Energy Efficiency Tips
Here are some great links and tools to help you conserve energy…
Energy efficiency is everyone’s responsibility, but that doesn’t mean it’s a lot of work. That’s because when we work together, using energy wisely and saving money go hand in hand. And with helpful energy efficient tools and resources from EnergyUnited, doing both is easier than you think.
Both the 101 Ways and Energy Savers brochures provide homeowners with tips for saving energy and money at home and on the road. Did you know that by following just a few of these simple tips, you can make your home more comfortable and easier to heat and cool—while you save money.
Here are some energy-saving tips to help you reduce your electric bill.
- Have your heating system checked to make sure it is in top condition. Check your furnace filter once a month and change it when it is dirty.
- If you’re going away for the weekend during the heating season, lower the thermostat to 60 degrees. Also, lower the thermostat five to ten degrees at night. A programmable thermostat does this automatically and will pay for itself quickly. Heat pumps may be an exception. Ask your dealer how to operate them most efficiently.
- Close doors and shut off vents to rooms not being used. For electric baseboard or ceiling cable systems, turn the thermostat way down.
- Use kitchen and bathroom fans only as long as necessary. They draw out air that you’ve paid to heat or cool.
- Insulate heating ducts, especially those that run through crawl spaces or other unheated areas.
- Take shorter, not-so-hot showers. Normally, showers use less water than baths.
- Set your water heater at 120°F. If you have an electric water heater, turn off the power before changing the setting.
- Drain a bucket of hot water from the faucet at the base of your water heater several times a year. This will reduce sediment buildup and make the heating elements last longer.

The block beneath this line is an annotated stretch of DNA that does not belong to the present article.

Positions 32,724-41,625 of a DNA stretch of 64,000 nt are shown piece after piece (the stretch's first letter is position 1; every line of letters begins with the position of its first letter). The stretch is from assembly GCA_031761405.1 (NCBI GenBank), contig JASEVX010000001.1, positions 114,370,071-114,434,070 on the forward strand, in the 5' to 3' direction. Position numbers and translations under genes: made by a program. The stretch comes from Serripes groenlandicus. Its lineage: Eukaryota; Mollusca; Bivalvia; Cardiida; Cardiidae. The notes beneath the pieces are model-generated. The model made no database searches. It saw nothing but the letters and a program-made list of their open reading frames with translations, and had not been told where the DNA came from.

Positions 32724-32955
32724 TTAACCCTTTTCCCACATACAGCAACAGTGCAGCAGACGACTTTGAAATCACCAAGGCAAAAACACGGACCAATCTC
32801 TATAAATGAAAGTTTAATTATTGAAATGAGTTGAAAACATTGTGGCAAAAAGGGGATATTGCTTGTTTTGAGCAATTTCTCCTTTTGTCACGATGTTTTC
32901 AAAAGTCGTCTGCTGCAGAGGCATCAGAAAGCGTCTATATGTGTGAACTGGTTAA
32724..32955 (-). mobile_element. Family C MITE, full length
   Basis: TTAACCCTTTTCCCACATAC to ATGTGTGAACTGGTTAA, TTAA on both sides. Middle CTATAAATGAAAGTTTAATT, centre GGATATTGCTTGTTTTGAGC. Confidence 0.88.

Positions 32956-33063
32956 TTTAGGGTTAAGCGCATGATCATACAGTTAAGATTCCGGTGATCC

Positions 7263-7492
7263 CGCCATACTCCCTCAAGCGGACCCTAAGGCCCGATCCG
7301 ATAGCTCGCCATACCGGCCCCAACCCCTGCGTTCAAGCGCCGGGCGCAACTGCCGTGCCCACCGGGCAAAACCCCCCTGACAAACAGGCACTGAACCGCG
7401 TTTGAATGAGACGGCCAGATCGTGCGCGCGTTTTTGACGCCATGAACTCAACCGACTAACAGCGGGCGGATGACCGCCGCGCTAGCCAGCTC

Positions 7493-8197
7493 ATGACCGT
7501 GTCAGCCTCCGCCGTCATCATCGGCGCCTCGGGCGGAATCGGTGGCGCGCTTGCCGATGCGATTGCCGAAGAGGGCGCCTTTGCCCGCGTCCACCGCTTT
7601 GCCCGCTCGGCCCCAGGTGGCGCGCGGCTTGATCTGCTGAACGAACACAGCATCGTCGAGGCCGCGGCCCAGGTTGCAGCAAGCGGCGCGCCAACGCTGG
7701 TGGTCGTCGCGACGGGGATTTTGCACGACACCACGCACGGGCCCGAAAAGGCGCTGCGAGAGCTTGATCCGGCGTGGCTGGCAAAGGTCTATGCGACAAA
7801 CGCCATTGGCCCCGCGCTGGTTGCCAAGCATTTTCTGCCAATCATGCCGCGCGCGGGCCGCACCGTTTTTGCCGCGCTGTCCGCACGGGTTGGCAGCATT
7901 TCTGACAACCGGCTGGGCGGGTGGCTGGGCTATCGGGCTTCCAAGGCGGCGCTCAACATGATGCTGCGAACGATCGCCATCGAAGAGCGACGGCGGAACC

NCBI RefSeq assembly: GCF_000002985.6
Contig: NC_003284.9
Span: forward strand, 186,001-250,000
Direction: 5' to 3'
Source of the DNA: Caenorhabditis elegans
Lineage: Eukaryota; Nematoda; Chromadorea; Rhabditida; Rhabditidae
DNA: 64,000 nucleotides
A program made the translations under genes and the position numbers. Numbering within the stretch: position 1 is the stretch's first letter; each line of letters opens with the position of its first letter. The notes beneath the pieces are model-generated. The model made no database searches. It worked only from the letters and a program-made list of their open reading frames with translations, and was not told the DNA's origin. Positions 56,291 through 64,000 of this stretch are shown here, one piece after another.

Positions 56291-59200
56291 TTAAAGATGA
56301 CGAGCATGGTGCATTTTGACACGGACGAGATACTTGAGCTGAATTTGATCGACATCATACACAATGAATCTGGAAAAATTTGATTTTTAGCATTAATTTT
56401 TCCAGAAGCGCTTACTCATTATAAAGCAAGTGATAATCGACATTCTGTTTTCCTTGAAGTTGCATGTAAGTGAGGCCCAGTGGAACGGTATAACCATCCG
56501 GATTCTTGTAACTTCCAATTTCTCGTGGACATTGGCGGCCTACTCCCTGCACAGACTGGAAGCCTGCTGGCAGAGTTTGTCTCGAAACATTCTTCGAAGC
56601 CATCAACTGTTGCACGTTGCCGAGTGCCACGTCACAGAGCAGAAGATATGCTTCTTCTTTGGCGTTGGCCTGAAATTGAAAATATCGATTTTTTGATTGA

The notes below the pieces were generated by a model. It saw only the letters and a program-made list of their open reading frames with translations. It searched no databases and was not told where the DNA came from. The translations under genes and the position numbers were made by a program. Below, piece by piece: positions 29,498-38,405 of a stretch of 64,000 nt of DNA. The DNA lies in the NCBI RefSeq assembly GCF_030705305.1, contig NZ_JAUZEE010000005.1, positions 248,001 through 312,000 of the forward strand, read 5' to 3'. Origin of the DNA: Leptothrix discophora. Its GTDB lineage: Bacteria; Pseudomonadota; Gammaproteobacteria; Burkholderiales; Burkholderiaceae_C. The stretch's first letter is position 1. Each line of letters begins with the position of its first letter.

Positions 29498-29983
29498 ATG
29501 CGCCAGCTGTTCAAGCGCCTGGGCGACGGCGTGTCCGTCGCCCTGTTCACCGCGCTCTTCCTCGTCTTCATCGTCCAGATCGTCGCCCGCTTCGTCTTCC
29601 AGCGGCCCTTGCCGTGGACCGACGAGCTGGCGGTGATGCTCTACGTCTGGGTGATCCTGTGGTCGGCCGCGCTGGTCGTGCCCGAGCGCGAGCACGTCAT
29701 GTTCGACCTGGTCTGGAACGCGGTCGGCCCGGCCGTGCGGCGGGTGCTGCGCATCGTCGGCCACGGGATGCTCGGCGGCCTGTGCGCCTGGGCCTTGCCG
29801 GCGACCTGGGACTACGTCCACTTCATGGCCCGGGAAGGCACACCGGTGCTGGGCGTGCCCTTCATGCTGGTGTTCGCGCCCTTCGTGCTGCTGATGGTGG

- Run your clothes washer or dishwasher only for full loads.
- Clean your clothes dryer lint filters after each load. Check dryer exhaust ducts for leaks or plugging and make sure they’re vented outside. If your dryer has a moisture sensor, use it to automatically turn off the unit when clothes are dry.
- A dishwasher uses more energy to dry dishes than to wash them. Use the “energy saver” switch on your dishwasher. This usually shuts off the drying element.
- Cover all liquids stored in your refrigerator. Moisture drawn into the air makes the refrigerator work harder.
- Locate refrigeration appliances away from heating equipment, vents and direct sunlight. Provide adequate space on all sides, and above, for ventilation. If you have a freezer or extra refrigerator, place them in a basement or other conditioned space, as opposed to a garage, where the unit will work much harder in warmer months.
- Check gaskets around refrigerators and freezers by closing the door on a piece of paper. If it pulls out with little or no drag, the seal probably needs to be replaced. Keep the condenser coils cleaned, and the “toe grill” at front unobstructed.
- Turn off all appliances, TVs, lights and radios when not in use.
- New energy-efficient lighting gives more light for less energy. An 18-watt compact fluorescent tube gives you more light than a 60-watt bulb at one-quarter the energy cost. They cost more initially, but are far less expensive in the long run.
- Use the proper appliance for the job. Microwave, convection and toaster ovens are often quicker and more economical to use than an electric range.